by E. J. KING
THERE seems to be a lot of soft fruit of all kinds coming this year. Some of it will certainly
need protection from birds. One or two points about this matter will be useful. Thc first is that 'normally speaking it is unnecessary (and sometimes harmful) to swathe the trees in netting before the fruit • becomes coloured or likely to attract the birds. Allow the tree or bush to grow naturally as long as possible in order not to interfere with a good shape for next year.
The next point is that while goose'berries, and usually blackcurrants, are to a large degree left alone by the birds, cherries, strawberries, raspberries and red and white currants will draw birds for miles. In the big orchards of Kent and elsewhere they have extensive cultures big enough to provide birds with a surfeit first, and a modicum for human beings afterwaids, Those fruits which entice birds need more or less complete enclosure. Many people actually grow them in wire-netting cages. Smaller jots can be protected either by netfing leaving admission at no point, or by the various proprietary methods of multiple strands of cotton. Bear in mind, however, that not all the fruit ripens at once and that the nets will have to be lifted several times. Straw will have to be provided for the strawberries about now. Nets for these and other fruits will have to be raised so that the birds can't peck the outside fruits, and securely pegged all round to prevent birds getting underneath. Birds more readily go up through a hole than down through a hole.
Spraying may have'to be done against aphis and gooseberry mildew, so bear this in mind white arranging the nets.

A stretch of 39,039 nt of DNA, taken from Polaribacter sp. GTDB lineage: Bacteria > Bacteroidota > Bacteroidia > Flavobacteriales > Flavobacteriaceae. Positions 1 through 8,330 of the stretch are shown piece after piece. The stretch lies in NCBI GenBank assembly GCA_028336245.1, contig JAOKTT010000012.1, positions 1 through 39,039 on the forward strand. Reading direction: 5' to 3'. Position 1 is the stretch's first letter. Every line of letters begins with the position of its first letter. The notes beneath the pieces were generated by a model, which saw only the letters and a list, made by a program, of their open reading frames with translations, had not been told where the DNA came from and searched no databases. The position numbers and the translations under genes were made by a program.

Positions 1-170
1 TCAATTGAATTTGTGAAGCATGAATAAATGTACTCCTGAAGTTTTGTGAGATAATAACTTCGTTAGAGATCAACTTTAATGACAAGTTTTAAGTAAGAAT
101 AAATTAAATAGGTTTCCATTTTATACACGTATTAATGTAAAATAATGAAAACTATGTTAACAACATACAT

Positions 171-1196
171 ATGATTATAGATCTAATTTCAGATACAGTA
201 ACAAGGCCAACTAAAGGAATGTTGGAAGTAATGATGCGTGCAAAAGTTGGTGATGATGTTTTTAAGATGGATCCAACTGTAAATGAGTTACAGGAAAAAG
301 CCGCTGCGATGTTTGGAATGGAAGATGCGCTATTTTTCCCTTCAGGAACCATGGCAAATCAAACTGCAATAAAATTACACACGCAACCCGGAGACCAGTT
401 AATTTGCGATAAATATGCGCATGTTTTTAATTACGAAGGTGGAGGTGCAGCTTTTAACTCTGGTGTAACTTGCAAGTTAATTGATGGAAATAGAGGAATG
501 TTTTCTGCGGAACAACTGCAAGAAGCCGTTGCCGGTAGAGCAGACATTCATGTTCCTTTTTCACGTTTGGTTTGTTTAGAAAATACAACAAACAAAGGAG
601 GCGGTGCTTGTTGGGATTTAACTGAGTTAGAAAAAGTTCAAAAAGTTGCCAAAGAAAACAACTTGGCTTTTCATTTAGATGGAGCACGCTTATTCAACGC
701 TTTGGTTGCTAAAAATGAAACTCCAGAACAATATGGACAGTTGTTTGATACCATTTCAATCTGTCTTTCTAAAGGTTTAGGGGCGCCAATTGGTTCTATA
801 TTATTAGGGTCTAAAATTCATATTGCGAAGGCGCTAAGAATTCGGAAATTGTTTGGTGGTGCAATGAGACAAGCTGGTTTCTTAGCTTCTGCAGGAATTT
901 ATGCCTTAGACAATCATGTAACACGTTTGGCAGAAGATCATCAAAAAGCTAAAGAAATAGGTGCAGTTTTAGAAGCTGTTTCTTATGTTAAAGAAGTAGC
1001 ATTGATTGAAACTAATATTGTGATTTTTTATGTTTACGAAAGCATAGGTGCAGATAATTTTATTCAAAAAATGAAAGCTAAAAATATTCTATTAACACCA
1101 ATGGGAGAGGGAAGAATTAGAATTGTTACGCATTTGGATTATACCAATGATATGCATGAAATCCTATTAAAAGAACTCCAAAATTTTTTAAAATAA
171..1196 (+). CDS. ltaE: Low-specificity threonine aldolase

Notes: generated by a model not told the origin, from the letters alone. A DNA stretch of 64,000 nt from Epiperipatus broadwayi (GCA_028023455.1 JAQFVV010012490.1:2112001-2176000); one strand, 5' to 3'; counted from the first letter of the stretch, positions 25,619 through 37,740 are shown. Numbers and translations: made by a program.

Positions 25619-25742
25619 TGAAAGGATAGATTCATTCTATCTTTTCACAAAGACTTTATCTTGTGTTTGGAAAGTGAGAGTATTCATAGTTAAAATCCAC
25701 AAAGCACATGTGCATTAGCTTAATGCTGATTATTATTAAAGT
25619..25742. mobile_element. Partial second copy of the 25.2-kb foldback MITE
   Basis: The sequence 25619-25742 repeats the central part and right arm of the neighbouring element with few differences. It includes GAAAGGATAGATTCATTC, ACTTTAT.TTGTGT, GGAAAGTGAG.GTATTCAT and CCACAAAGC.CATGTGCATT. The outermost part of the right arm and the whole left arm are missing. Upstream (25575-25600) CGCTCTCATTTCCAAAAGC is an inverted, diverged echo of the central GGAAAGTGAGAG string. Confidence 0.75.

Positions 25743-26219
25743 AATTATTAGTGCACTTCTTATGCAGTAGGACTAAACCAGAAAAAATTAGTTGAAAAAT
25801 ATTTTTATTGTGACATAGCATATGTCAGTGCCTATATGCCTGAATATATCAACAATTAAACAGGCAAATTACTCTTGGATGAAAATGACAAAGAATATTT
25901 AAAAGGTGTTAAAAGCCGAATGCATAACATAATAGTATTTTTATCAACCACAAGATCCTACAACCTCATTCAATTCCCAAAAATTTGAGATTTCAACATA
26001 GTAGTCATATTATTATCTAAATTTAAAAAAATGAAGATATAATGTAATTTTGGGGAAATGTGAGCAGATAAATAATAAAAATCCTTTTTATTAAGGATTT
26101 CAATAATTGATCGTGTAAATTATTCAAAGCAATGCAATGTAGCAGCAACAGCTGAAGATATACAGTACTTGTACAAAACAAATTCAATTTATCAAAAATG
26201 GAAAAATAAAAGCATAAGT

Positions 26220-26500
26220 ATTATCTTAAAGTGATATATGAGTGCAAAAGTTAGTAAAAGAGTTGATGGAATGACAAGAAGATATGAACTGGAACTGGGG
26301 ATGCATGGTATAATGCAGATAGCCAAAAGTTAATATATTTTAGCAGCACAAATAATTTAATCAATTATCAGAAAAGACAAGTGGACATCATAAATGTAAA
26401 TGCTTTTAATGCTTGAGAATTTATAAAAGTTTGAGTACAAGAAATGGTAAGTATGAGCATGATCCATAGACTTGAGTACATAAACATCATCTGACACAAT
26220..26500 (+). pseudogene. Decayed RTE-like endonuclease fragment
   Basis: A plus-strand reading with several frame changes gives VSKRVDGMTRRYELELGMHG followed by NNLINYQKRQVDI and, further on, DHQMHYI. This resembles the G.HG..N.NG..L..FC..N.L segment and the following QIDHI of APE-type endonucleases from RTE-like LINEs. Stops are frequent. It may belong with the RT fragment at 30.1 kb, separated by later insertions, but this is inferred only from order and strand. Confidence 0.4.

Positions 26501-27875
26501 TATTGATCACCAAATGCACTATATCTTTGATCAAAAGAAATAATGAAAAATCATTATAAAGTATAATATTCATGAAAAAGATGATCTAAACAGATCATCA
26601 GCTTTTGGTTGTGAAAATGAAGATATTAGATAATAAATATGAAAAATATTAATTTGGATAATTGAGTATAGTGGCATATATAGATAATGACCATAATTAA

DEBIT AND CREDIT
No year is quite right for any purpose, of course, and in peace time it is an easy matter to Niel to present weather vagaries and suggest a remedy. Now, hOwever, we can only learn by experience and make up our minds to counter future difficulties in the light of past worries. The lush growth of last autumn and the unusual dryness of the spring of this year combined to make autumn-sown onions grow too much in the first case hnti then bolt in the fine sunshine of spring There is little we can do atkut this. Cutting off the heads only delays a further attack; the best thing to do is to plant more seedlings in the place of the bolters.
Similarly, Brassies (i.e.,. Cabbagetribe) seedlings have this year shown heavy infestations of the flea-beetlelittle blue-black jumping tiny creatures which in their myriads make the seedlings look as though they were pep
pered with shot. This dwarfs them. Water very well indeed. In severe oases dust with derris after watering. Encourage growth by a little stimulant between the seedling rows, and don't allow overcrowding.
Blackfly has kept off beans very well this year. Try to keep the first attack in check with an insecticide; but when it finally seems to be gaining ground, first pinch out the tops of the plants, and then spray again once more. After that, you'll probably be free. •